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Your Swag Is Not Your Company Essay

HBO’s series "Silicon Valley" offers viewers an irreverent look at life inside a startup, through the eyes of young entrepreneurs and their fictitious company, Pied Piper. I appreciate the humorous take on real issues, including one all-important necessity: swag — to the tune of $30,000 in Pied Piper's case.

Tech-sector companies compete for bragging rights over which group has the coolest swag. When I attend events, I see tech founders sporting their newly minted company T-shirts under blazers. The tee-and-jeans combo is practically the Valley's uniform. The hype is real. After all, what entrepreneur doesn’t love tangible proof that his or her startup is legitimate? We want to feel that rush, knowing we made it. But is it worth it when 90 percent of startups fail, and the  is running out of cash? 

We all fall prey to swag. Even I wasn't immune to its appeal, jaded though I was. Perhaps my hidden fascination for all things swag stems from my modest upbringing. Like many entrepreneurs, I couldn't afford a lot of the trendy extras. And whatever the reason, people in tech have a serious thing for swag.

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Don’t be swayed into the swag crowd.

When I founded my latest company, I told myself, “No swag! Nobody cares, and it’s a waste of money.” Then came the test: our first event. The event organizers said I would represent the company — and I should bring stuff for our table. I panicked. What would we bring?

Then, it happened. The swag bug bit. Frantic, I ordered backpacks with company’s logo. We received our order, and the backpacks looked great. As a business owner, I felt validated. Our company was somehow more official. Except it wasn’t. Swag isn’t magic. It doesn’t change your brand identity or your market share.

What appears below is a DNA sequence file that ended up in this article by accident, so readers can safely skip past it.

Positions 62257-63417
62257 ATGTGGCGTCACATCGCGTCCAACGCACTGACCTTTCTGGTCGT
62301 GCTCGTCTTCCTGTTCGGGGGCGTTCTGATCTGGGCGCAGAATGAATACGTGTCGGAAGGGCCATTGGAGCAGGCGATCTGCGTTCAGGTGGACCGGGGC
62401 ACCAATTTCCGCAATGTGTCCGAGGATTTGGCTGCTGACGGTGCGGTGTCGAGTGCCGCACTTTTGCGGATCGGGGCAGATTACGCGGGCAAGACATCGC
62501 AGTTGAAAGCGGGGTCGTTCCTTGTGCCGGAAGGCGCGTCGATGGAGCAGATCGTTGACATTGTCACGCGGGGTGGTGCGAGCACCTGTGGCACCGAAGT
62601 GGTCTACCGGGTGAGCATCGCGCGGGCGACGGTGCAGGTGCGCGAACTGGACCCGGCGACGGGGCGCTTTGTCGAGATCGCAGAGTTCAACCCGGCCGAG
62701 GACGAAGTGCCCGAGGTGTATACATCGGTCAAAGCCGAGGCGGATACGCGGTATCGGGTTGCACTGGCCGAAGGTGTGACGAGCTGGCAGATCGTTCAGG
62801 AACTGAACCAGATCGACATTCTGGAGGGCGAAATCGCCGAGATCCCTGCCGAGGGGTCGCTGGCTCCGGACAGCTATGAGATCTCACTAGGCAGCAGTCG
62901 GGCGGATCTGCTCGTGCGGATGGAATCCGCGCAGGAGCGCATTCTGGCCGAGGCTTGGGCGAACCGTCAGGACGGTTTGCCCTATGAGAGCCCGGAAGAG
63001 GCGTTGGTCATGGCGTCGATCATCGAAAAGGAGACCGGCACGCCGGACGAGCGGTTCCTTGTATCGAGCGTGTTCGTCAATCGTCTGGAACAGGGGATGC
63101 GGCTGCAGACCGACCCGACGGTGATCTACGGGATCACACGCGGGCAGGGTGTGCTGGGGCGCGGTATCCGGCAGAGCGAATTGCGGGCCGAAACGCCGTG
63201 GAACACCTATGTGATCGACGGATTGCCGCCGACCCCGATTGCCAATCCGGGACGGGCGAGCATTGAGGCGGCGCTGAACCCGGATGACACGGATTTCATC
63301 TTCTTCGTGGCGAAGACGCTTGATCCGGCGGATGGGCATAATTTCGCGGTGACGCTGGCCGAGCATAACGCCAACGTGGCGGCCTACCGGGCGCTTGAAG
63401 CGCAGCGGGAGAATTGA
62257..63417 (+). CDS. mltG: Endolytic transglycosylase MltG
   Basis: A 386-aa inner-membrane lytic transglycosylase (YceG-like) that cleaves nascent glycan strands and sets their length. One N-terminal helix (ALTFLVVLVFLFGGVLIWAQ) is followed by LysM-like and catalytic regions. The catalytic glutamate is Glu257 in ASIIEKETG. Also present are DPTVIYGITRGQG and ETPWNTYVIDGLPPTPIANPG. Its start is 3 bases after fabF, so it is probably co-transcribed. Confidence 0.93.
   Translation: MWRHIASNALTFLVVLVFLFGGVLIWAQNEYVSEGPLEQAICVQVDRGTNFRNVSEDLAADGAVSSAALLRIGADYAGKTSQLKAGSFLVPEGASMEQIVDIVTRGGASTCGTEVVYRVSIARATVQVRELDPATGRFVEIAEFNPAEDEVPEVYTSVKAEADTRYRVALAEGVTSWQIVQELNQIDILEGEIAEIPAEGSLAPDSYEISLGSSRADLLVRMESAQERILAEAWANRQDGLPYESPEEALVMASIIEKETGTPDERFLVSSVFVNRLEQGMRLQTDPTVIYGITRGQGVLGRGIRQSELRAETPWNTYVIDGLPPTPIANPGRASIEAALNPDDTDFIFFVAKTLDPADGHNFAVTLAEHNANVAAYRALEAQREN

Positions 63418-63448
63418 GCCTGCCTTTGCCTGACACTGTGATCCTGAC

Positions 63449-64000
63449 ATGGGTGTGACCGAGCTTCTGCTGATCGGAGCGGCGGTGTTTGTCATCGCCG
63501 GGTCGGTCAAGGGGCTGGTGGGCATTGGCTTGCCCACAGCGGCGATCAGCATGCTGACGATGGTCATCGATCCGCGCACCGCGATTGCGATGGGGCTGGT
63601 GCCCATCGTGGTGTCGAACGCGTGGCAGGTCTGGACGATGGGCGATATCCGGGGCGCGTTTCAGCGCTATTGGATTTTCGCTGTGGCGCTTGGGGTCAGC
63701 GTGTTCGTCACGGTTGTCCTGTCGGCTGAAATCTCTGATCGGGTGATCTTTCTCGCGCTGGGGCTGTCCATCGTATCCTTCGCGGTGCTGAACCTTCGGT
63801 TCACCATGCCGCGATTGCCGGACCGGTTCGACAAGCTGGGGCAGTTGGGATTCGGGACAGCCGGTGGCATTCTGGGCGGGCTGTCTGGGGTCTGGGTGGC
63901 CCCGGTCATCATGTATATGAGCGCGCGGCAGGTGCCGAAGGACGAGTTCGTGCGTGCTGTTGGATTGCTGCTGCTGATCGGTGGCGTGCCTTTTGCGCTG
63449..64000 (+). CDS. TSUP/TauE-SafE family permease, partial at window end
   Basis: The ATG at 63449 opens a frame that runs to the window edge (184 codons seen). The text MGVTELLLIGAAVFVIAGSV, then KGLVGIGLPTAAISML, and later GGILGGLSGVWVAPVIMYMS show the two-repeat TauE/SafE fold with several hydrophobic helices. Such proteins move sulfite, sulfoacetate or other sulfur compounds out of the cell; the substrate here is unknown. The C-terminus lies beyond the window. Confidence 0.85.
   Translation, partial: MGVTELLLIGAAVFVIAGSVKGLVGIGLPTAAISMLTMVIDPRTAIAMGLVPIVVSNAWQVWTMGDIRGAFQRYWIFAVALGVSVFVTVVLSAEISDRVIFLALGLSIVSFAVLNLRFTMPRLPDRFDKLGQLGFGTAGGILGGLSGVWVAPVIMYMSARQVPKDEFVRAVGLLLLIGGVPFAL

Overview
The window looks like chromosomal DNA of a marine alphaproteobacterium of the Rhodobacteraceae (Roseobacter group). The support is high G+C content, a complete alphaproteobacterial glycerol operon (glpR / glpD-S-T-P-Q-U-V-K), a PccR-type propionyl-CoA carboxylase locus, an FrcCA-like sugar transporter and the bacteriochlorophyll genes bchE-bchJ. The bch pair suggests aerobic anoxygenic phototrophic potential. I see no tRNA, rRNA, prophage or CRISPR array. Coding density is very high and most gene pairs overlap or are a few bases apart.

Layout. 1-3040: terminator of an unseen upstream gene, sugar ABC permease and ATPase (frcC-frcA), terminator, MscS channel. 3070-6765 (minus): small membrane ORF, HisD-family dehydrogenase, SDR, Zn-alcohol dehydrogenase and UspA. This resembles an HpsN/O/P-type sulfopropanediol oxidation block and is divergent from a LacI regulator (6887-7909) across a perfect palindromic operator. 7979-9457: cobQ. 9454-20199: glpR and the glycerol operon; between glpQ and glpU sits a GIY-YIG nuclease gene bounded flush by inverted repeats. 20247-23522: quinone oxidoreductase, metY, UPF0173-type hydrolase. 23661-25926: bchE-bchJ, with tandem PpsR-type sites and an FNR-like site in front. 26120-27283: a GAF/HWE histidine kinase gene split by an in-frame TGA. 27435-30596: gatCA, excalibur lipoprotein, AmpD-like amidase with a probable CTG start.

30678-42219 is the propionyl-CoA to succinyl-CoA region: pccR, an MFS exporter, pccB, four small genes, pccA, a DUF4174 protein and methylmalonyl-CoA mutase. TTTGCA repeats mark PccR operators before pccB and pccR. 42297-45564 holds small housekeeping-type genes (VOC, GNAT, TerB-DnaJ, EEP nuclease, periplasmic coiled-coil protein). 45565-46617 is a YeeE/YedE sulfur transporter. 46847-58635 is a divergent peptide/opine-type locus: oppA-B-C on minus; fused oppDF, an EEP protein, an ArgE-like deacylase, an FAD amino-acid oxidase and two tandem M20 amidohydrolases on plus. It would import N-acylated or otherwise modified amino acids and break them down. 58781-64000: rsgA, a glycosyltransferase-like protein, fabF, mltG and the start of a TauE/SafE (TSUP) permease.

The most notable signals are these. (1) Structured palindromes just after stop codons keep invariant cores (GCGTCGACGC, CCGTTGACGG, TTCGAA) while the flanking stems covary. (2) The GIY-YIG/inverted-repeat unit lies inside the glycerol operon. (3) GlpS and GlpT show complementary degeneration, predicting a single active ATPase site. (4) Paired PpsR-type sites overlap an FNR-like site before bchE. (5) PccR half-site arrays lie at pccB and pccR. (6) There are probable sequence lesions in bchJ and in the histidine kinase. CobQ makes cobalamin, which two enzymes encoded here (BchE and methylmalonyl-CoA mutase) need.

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Our swag wasn’t even what captured attention at that first event — we were! We interacted with others, showing professionalism and solid knowledge in our field. Our product made attendees take notice. As it turned out, we didn’t need the backpacks. Our people made our table the most popular at the event, and guests lined up to visit with us. Just us, at a major conference in a huge hotel, surrounded by solution providers sporting tons of swag far better than our backpacks. We learned that our success comes down to the people and the substance of what we offer our customers. 

In case we needed a review, a logo change nine months later drove home the point: We had to admit the swag was a mistake that cost us nearly $350. I realize that's not a lot of money in the bigger picture. My thrifty background and mindset didn't allow a splashy splurge. Still, money spent on things we didn't really need cost us more than the dollars out of our bank account. Our left-over backpacks suddenly were outdated, and I again was reminded of "Silicon Valley." One episode's final scene shows a truck loaded with T-shirts, foam fingers and golf balls — all bearing the company's old logo.

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Realize you are your company's most effective advertisement.

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Here’s the reality: Everybody loves to take swag. They take it because we live in a material world where people are obsessed with stuff. There's a momentary novelty in getting shiny new swag in hand, but it wears off quickly. At the end of the day, your costly swag often ends up in a drawer or the trash.

If you're strong enough to fight the urge, pass on the swag. You might feel pressure, just as I did. Keep your cash! And when you head to an event to represent your company, simply take your laptop and put on your best accessory: a smile. If you have the right people and a product that fits your market, it's really all you need.

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